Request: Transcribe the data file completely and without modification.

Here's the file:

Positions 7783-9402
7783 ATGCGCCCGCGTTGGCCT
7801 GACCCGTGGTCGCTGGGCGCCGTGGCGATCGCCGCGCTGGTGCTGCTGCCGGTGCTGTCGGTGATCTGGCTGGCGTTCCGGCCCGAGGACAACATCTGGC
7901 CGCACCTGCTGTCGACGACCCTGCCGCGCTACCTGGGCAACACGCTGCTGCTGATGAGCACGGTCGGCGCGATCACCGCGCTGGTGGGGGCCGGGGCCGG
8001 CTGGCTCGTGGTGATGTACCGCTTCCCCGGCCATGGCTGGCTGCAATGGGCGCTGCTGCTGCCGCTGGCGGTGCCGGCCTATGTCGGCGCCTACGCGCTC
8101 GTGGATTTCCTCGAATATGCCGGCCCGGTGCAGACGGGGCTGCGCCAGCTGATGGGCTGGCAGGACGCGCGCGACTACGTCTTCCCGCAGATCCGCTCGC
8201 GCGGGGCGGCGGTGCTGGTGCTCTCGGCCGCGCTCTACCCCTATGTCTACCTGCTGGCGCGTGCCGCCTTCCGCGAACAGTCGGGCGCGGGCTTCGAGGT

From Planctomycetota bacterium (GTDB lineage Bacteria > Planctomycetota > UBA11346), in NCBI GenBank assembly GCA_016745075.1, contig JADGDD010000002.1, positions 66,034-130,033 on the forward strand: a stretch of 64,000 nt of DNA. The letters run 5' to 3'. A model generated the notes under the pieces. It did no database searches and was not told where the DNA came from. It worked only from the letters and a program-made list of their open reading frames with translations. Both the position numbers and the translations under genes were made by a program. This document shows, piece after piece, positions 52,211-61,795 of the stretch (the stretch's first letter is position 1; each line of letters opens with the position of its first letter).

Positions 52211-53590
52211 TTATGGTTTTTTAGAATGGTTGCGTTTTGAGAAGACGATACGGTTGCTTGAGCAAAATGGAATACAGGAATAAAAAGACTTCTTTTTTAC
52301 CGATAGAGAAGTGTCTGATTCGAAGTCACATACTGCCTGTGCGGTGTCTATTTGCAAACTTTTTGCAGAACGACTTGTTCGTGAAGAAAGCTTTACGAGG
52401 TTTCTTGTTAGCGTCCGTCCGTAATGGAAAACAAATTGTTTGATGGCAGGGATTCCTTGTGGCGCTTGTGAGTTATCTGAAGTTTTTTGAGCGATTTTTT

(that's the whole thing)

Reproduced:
Positions 7783-9402
7783 ATGCGCCCGCGTTGGCCT
7801 GACCCGTGGTCGCTGGGCGCCGTGGCGATCGCCGCGCTGGTGCTGCTGCCGGTGCTGTCGGTGATCTGGCTGGCGTTCCGGCCCGAGGACAACATCTGGC
7901 CGCACCTGCTGTCGACGACCCTGCCGCGCTACCTGGGCAACACGCTGCTGCTGATGAGCACGGTCGGCGCGATCACCGCGCTGGTGGGGGCCGGGGCCGG
8001 CTGGCTCGTGGTGATGTACCGCTTCCCCGGCCATGGCTGGCTGCAATGGGCGCTGCTGCTGCCGCTGGCGGTGCCGGCCTATGTCGGCGCCTACGCGCTC
8101 GTGGATTTCCTCGAATATGCCGGCCCGGTGCAGACGGGGCTGCGCCAGCTGATGGGCTGGCAGGACGCGCGCGACTACGTCTTCCCGCAGATCCGCTCGC
8201 GCGGGGCGGCGGTGCTGGTGCTCTCGGCCGCGCTCTACCCCTATGTCTACCTGCTGGCGCGTGCCGCCTTCCGCGAACAGTCGGGCGCGGGCTTCGAGGT

From Planctomycetota bacterium (GTDB lineage Bacteria > Planctomycetota > UBA11346), in NCBI GenBank assembly GCA_016745075.1, contig JADGDD010000002.1, positions 66,034-130,033 on the forward strand: a stretch of 64,000 nt of DNA. The letters run 5' to 3'. A model generated the notes under the pieces. It did no database searches and was not told where the DNA came from. It worked only from the letters and a program-made list of their open reading frames with translations. Both the position numbers and the translations under genes were made by a program. This document shows, piece after piece, positions 52,211-61,795 of the stretch (the stretch's first letter is position 1; each line of letters opens with the position of its first letter).

Positions 52211-53590
52211 TTATGGTTTTTTAGAATGGTTGCGTTTTGAGAAGACGATACGGTTGCTTGAGCAAAATGGAATACAGGAATAAAAAGACTTCTTTTTTAC
52301 CGATAGAGAAGTGTCTGATTCGAAGTCACATACTGCCTGTGCGGTGTCTATTTGCAAACTTTTTGCAGAACGACTTGTTCGTGAAGAAAGCTTTACGAGG
52401 TTTCTTGTTAGCGTCCGTCCGTAATGGAAAACAAATTGTTTGATGGCAGGGATTCCTTGTGGCGCTTGTGAGTTATCTGAAGTTTTTTGAGCGATTTTTT